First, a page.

Libyan Official: Bathily Failed to Mediate for Elections


In a recent statement, Ahmed Al-Sharksi, a member of the Libyan Political Dialogue Forum (LPDF), cast doubt on the capabilities of the UN Envoy, Abdoulaye Bathily. He questioned his ability to mediate the ongoing conflict, and find a common ground for the forthcoming elections.

According to Al-Sharksi, Bathily has been “unsuccessful in creating a mutual understanding between the warring local and international factions. His efforts meant to pave the way for peaceful elections, have thus far been in vain. Bathily’s approach seems to lack a concrete plan to bridge the rift between the stakeholders.”

He also pointed out the repeated meetings Bathily held with figures like Field Marshal Khalifa Haftar, Prime Minister Abdel-Hamid Dbaiba alongside the Heads of the Libyan Parliament and the High Council of State (HCS). Contrary to the hopes of many, these meetings don’t seem geared towards resolving the legislative challenges, around election laws.

In Al-Sharksi’s view, Bathily’s main focus now appears to be “gathering new information for his upcoming briefings, rather than actively seeking resolutions.”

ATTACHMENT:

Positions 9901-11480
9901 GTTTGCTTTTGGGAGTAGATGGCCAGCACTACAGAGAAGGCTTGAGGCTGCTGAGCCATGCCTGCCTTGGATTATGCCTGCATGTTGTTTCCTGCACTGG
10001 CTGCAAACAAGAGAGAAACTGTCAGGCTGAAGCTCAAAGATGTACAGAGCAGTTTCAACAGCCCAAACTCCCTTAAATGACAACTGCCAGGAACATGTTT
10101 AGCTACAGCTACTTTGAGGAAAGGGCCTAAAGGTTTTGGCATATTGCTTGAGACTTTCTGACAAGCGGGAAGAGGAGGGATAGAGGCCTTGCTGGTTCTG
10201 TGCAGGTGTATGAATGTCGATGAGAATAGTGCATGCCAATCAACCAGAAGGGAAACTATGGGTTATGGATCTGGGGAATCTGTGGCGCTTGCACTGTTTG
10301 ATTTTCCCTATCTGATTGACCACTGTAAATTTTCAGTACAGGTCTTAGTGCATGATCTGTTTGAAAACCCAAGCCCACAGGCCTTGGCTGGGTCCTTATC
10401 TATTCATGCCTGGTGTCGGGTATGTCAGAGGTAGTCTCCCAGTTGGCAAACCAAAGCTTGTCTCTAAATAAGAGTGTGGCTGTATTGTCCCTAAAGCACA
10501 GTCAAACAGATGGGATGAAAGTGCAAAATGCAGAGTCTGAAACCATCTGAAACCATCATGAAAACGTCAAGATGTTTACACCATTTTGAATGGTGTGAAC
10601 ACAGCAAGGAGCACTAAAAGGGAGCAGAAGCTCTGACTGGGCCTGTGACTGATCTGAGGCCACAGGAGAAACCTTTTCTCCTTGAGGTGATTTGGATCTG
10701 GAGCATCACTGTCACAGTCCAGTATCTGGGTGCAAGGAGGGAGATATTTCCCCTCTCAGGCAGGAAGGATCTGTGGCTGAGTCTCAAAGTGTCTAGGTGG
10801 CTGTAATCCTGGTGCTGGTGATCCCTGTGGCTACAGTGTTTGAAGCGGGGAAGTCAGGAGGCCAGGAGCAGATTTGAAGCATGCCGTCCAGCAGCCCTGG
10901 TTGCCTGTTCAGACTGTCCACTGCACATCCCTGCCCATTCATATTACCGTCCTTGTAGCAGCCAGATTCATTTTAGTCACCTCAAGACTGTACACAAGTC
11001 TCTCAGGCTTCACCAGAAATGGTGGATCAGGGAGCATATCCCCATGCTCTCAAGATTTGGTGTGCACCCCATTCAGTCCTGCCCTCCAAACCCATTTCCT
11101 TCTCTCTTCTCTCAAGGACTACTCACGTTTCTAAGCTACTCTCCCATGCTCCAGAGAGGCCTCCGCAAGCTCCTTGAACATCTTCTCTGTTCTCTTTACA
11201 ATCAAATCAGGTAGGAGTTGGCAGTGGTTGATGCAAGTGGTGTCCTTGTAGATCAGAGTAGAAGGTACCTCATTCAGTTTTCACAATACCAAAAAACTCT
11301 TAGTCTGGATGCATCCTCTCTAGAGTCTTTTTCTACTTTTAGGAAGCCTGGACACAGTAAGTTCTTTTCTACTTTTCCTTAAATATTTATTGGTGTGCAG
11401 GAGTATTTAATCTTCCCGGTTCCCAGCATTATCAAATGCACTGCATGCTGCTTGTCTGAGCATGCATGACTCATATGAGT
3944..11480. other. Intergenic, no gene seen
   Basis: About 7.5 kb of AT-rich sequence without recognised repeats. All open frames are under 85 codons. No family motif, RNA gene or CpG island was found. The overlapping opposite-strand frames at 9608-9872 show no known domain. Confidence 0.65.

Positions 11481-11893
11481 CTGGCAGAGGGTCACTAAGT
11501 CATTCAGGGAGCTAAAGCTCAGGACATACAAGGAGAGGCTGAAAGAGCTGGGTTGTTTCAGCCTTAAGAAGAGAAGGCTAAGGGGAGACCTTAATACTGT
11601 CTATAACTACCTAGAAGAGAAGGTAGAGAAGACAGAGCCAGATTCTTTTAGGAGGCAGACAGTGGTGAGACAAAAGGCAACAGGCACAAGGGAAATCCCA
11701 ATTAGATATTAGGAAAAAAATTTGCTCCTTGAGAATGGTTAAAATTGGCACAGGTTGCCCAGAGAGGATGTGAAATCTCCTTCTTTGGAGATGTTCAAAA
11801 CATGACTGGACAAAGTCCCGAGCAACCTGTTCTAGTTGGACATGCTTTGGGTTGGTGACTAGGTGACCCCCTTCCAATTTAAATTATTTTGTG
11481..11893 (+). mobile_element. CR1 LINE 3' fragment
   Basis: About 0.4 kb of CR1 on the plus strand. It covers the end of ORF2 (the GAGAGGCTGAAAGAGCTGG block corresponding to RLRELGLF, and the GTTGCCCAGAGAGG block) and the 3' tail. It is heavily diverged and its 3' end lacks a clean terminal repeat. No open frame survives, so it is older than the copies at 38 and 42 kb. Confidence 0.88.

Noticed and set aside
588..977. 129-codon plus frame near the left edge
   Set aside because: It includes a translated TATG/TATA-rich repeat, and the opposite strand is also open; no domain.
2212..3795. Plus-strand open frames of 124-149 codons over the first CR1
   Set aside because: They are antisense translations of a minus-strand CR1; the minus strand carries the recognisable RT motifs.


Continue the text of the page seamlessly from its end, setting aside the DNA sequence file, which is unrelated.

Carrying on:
Touching on an earlier proposal of forming a high-level committee to reach an agreement on the electoral laws, and amending clauses objected to by the UN Mission (UNSMIL), Al-Sharksi expressed scepticism. He doubts Bathily will revert to this plan.

Moreover, Al-Sharksi highlighted potential challenges in the formation of this expanded committee. He emphasized that both Haftar and Parliament Speaker, Ageela Saleh would likely oppose the inclusion of representatives from the Dbaiba government. The underlying reason being the conflicting interests of this government, and the anticipated emergence of an alternative executive authority through the elections.

The ongoing strife and complexity of the political landscape make mediation efforts like Bathily’s all the more challenging. While the need for a peaceful resolution and electoral process is paramount, the path to achieving this remains fraught with obstacles. Al-Sharksi’s insights provide a window into the intricacies of these negotiations,n and the hurdles ahead.

Libya has been in chaos since a NATO-backed uprising toppled longtime leader Muammar Gaddafi in 2011. The county has for years been split between rival administrations, each backed by rogue militias and foreign governments.

The current stalemate grew out of the failure to hold elections in December 2021, and the refusal of Dbaiba, who is leading the transitional government, to step down.